Astronomers of the University of Manchester’s Jodrell Bank Observatory (UK) have led an international team which used the Parkes radio telescope in Australia to find a new kind of cosmic object which sends out radio flashes. These flashes are very short and very rare: one hundredth of a second long, the total time the objects are visible amounts to only about one tenth of a second per day.
The discovery will be published in this week’s issue of the journal Nature.
Eleven sources of flashes have been found in different parts of the plane of the Milky Way in a survey for radio pulsars, which are small, compressed, highly-magnetised, neutron stars that produce regular pulses as they rotate, like cosmic light-houses. While that survey found over 800 pulsars and is the most successful in history, it also uncovered this new type of star. Rather than searching only for the periodic trains of pulses, the astronomers developed new techniques for detecting single short bursts of radiation.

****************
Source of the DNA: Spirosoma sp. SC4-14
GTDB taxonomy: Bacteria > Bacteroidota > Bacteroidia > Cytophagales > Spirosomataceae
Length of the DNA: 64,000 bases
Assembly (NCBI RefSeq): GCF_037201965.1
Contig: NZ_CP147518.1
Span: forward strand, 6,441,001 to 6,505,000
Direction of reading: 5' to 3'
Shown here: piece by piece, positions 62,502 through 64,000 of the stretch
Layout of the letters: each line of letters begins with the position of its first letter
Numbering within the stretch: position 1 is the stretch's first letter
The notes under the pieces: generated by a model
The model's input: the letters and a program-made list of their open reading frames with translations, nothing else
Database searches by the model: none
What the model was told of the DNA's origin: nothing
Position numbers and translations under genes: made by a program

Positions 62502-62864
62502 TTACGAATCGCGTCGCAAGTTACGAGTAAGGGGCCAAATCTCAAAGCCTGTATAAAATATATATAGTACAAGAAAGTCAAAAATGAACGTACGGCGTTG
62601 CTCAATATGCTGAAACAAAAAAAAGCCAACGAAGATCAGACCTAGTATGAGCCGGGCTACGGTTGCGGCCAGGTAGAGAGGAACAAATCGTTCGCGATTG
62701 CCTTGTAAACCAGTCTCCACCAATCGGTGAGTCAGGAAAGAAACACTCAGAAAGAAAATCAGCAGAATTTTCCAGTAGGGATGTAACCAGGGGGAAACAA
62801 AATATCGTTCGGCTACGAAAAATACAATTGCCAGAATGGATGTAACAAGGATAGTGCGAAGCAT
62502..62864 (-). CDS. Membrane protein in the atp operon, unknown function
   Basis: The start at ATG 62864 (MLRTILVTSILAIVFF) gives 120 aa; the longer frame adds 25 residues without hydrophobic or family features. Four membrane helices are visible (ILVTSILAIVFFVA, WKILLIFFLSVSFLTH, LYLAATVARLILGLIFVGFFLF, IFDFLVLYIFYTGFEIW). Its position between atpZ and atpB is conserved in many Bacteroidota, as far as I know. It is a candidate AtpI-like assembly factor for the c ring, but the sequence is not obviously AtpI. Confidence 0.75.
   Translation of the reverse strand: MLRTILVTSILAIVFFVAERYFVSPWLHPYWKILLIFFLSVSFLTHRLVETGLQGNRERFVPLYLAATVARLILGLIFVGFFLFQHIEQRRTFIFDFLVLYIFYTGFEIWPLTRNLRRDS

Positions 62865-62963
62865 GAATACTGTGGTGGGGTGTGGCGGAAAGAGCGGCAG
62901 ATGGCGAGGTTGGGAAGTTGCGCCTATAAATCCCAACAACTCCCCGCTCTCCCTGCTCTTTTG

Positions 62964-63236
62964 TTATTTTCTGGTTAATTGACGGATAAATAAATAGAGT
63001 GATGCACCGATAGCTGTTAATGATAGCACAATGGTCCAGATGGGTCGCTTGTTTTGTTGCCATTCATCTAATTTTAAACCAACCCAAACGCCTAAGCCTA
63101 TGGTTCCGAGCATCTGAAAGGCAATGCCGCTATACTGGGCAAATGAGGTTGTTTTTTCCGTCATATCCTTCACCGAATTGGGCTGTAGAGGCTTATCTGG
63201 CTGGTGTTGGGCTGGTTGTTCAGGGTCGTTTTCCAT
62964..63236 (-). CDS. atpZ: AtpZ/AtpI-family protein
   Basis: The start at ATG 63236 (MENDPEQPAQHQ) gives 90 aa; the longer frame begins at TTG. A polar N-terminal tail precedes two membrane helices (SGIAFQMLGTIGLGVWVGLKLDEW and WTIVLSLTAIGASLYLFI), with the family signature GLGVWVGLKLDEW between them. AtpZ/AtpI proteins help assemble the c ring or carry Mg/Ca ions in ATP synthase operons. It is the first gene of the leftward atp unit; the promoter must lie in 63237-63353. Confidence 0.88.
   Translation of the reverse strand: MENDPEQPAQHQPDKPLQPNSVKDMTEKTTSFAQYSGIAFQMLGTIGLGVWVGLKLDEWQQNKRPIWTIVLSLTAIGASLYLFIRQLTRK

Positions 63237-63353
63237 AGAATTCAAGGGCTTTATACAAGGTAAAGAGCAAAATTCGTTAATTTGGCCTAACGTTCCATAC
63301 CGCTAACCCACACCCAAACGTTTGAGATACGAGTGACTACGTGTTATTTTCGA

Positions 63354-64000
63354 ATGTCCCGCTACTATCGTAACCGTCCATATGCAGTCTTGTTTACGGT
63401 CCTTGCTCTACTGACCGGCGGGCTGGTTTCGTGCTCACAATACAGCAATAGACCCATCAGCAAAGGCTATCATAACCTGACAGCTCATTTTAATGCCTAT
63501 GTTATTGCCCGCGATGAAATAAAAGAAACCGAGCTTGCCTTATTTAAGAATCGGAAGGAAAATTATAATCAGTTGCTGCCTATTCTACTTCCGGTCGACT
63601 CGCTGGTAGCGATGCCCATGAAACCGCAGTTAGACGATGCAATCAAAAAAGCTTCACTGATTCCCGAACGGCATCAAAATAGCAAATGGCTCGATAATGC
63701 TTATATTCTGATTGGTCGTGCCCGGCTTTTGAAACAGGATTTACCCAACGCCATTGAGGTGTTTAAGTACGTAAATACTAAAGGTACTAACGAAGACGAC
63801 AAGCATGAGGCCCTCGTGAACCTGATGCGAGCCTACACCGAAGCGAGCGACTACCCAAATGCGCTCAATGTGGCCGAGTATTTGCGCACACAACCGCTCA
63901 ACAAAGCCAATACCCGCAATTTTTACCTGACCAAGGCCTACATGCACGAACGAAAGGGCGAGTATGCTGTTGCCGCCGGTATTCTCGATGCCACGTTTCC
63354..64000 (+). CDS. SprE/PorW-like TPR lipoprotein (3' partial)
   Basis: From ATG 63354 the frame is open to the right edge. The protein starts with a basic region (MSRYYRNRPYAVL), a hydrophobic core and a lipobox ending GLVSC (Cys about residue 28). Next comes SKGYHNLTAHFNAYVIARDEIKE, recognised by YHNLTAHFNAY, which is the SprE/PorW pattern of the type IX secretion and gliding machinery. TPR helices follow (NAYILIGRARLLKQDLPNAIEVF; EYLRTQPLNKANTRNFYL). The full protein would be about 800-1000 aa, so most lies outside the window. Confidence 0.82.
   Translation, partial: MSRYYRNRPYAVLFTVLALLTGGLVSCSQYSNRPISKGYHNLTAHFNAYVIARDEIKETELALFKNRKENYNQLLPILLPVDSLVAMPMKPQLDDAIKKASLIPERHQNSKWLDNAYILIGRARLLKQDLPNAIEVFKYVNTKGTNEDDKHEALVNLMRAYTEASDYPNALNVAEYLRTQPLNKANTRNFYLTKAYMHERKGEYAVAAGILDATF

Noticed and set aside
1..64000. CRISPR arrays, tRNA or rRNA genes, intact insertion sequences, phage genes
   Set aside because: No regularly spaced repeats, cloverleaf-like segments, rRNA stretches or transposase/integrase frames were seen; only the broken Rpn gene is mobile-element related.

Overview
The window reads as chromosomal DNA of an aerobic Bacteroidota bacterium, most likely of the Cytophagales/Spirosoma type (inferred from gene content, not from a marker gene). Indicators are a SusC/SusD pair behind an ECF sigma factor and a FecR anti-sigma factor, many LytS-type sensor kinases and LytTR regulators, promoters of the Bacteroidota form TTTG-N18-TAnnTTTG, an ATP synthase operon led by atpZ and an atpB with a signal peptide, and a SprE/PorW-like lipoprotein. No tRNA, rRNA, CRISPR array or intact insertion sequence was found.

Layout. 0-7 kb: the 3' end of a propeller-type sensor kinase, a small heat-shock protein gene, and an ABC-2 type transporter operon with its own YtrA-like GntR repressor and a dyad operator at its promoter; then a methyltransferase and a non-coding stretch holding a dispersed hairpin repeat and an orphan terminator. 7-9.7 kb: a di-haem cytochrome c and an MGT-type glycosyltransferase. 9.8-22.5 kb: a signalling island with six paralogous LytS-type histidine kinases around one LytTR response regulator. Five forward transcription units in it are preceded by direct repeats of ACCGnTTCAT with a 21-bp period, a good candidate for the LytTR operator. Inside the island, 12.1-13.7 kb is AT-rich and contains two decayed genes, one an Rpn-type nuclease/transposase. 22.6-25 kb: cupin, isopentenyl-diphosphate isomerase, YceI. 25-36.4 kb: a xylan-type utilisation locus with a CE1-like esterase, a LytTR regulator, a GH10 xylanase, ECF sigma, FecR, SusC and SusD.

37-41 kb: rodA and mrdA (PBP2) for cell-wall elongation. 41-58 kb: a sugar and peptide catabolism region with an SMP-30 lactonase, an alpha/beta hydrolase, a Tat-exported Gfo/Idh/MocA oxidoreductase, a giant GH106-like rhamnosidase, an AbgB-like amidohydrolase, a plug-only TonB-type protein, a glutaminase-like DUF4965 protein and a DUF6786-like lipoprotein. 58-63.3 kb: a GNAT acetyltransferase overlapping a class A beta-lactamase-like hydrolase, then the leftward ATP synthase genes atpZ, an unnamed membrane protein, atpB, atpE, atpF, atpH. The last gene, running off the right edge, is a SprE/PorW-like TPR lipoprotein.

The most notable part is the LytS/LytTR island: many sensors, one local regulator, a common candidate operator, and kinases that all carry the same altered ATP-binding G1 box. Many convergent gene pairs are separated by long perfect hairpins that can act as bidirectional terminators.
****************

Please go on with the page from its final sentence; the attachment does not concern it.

Julia Maddock | alfa
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